Career opportunities in the field of cultural heritage are wide and varied.
It is possible to work locally or internationally, across many disciplines, in tangible or intangible cultural fields, protecting and documenting a community’s way of life and its traditions.
By embracing our diversity we can learn more about our world and ourselves, enabling us to grow and thrive spiritually.
Defining cultural heritage
Cultural heritage is the legacy passed on from generation to generation. Importantly, it shapes the way people live.
There are many aspects that define someone’s cultural heritage, including customs, traditions, languages, values, places, and objects. Culture, though, can be separated into two different categories, tangible and intangible.
Every year, cultural knowledge is being lost for many reasons. Languages die out, or archeological sites are not protected. Yet, cultural diversity is also what makes our world an interesting and diverse place. It is also why such a field is an interesting one.
It is worth recognizing the difference, however, between tangible and intangible culture. Additionally, working in each sector requires different skills and experience.
What is tangible cultural heritage?
Tangible cultural heritage refers to physical artifacts produced, maintained, and transmitted intergenerationally in a society. Examples include the Taj Mahal, Machu Pichu, and the Great Wall of China. All these heritage sites and monuments are here thanks to human creativity and have a global cultural significance. It is important to preserve these cultural sites because of their value to local communities. Furthermore, and though they are physical objects, they help shape the aspirations, values, and beliefs of a person’s national identity.
Not only are these sites important for nations, but are also recognized worldwide. This is why UNESCO – the United Nations Educational Scientific and Cultural Organization – has created a very long list of safeguarded tangible cultural heritage sites. Countries may try to include something they believe to be of cultural significance and if UNESCO agrees, it will be added to the list.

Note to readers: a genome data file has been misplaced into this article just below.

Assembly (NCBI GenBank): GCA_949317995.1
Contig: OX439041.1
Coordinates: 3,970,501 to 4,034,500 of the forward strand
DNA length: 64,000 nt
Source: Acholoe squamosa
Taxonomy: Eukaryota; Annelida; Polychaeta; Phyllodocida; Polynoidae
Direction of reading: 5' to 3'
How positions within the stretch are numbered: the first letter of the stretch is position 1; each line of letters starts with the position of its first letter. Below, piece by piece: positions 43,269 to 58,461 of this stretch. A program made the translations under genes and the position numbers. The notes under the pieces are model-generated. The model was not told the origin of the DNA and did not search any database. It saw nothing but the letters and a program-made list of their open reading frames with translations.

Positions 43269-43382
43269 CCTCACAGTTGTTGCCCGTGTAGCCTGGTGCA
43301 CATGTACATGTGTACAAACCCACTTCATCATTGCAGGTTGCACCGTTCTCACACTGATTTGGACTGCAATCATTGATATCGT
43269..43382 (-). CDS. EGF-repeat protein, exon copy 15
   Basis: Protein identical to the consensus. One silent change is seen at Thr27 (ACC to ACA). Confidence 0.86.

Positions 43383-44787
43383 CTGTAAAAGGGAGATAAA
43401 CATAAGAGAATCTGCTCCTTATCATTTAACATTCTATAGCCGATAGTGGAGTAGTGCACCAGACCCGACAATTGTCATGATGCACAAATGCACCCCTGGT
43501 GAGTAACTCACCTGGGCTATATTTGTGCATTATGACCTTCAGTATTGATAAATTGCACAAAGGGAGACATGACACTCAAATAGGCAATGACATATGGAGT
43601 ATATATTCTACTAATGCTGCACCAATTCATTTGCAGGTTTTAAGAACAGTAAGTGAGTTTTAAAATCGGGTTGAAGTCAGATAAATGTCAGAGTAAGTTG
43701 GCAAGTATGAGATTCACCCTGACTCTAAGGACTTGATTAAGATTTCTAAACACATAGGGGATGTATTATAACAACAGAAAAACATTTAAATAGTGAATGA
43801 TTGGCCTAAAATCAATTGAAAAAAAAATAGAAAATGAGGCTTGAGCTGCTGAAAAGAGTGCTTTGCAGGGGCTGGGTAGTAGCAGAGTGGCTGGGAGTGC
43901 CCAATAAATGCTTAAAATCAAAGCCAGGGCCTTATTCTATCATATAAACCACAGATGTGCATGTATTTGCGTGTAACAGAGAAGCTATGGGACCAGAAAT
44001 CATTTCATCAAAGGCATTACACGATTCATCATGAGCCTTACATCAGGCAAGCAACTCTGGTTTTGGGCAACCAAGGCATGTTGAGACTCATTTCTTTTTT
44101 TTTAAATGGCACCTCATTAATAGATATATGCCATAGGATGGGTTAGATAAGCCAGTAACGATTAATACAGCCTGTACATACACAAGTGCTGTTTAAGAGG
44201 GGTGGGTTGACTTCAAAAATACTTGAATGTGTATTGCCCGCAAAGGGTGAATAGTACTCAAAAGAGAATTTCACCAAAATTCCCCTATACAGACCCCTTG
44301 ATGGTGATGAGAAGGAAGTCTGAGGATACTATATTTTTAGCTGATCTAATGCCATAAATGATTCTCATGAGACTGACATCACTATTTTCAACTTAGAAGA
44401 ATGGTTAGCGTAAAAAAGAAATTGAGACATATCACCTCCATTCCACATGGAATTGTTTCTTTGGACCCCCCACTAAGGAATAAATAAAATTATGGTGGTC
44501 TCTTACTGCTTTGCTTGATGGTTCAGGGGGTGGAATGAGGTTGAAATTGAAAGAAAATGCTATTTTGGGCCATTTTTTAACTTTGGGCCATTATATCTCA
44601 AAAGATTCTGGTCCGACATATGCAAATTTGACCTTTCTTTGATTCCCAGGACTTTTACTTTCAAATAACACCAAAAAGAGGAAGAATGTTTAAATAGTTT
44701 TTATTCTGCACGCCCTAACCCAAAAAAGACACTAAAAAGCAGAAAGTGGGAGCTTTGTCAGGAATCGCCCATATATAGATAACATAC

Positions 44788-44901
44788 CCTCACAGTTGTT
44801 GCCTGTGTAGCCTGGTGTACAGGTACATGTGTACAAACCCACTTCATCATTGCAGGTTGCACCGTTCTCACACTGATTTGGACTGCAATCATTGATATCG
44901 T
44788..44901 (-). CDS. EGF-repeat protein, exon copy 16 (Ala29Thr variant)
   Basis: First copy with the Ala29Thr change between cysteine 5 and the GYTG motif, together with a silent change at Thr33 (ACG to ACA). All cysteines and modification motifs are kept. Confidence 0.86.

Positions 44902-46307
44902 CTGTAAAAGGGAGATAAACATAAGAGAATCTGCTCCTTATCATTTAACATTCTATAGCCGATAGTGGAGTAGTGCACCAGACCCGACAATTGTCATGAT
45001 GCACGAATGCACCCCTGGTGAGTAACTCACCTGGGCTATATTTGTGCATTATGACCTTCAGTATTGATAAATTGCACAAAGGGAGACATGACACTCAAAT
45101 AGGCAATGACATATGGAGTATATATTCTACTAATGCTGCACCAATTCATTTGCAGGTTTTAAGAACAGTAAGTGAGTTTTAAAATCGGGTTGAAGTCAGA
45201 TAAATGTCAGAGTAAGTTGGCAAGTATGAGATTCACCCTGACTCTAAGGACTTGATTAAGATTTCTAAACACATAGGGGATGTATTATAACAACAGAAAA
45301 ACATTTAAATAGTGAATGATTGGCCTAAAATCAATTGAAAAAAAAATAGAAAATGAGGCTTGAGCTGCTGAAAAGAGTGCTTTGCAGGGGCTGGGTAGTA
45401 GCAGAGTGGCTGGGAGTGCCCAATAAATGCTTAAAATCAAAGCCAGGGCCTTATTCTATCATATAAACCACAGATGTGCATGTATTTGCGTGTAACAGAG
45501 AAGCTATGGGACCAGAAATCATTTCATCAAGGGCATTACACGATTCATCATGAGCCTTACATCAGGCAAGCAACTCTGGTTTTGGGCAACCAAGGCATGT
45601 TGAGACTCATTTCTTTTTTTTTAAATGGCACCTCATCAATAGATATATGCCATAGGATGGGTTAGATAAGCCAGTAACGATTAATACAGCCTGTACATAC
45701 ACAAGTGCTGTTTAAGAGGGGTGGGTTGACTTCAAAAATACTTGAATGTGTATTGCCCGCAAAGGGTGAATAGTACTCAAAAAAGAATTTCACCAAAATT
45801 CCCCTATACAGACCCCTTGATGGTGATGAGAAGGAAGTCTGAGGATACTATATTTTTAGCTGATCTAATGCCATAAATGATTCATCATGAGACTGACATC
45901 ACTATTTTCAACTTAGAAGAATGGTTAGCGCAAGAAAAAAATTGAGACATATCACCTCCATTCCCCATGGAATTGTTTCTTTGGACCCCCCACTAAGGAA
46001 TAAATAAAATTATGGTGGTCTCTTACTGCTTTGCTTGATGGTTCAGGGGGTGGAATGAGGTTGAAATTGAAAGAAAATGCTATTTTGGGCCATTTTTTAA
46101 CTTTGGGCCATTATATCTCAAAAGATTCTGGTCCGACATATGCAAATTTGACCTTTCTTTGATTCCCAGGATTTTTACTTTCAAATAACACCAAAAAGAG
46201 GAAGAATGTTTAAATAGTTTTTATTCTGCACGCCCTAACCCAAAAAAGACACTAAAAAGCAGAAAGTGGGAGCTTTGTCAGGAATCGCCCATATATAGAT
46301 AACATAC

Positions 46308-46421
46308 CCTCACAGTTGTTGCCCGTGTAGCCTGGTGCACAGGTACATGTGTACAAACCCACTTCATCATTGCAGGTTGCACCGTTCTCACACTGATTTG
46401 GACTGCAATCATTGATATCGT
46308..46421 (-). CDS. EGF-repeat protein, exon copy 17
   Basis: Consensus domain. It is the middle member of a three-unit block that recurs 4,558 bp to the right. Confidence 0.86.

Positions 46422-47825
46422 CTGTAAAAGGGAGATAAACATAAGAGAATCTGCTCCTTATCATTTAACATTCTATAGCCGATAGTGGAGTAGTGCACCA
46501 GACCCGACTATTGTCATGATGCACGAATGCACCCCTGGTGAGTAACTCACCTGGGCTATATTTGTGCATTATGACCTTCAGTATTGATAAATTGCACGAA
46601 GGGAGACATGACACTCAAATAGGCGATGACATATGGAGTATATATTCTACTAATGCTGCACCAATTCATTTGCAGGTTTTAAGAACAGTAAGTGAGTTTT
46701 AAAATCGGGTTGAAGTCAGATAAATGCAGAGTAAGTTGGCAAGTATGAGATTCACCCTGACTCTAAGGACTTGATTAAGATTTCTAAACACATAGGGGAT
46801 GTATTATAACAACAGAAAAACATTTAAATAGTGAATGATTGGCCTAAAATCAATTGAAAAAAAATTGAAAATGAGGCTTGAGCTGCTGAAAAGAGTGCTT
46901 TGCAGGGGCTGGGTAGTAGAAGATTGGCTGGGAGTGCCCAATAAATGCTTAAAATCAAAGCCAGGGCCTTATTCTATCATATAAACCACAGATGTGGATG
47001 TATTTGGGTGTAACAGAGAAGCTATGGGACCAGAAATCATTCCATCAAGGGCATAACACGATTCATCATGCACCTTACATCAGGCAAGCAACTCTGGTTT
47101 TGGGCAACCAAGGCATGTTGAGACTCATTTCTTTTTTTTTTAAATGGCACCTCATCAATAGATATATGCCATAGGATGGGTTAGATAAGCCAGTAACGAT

Jobs in this field include archeologists, museum curators, building engineers, cultural guides, academics, and archivists.
What is intangible cultural heritage?
Intangible cultural heritage can sometimes be harder to define.
Essentially, intangible culture as stated by UNESCO is nonphysical intellectual wealth, such as folklore, customs, beliefs, traditions, knowledge, and language. Some examples from the UNESCO list are the indigenous Day of the Dead in Mexico, tango music and dance from Argentina and Uruguay, flamenco from Spain, and the tradition of Kimchi-making in Korea. As you can see, it is harder to define intangible cultural heritage, but at the same time, it is immensely more varied and can encompass almost anything that is traditional and has cultural relevance.
Examples of jobs in the intangible culture sector include anthropologists, researchers, linguists, and sociologists.
The value of diversity
We are who we are because of cultural values passed down to us. Both tangible and intangible cultures are important to communities and individuals, even in this globalized world; we take our values and culture wherever we go. We have to recognize the importance of both and preserve all facets of culture.
This is what makes our world beautiful, diverse, and interesting.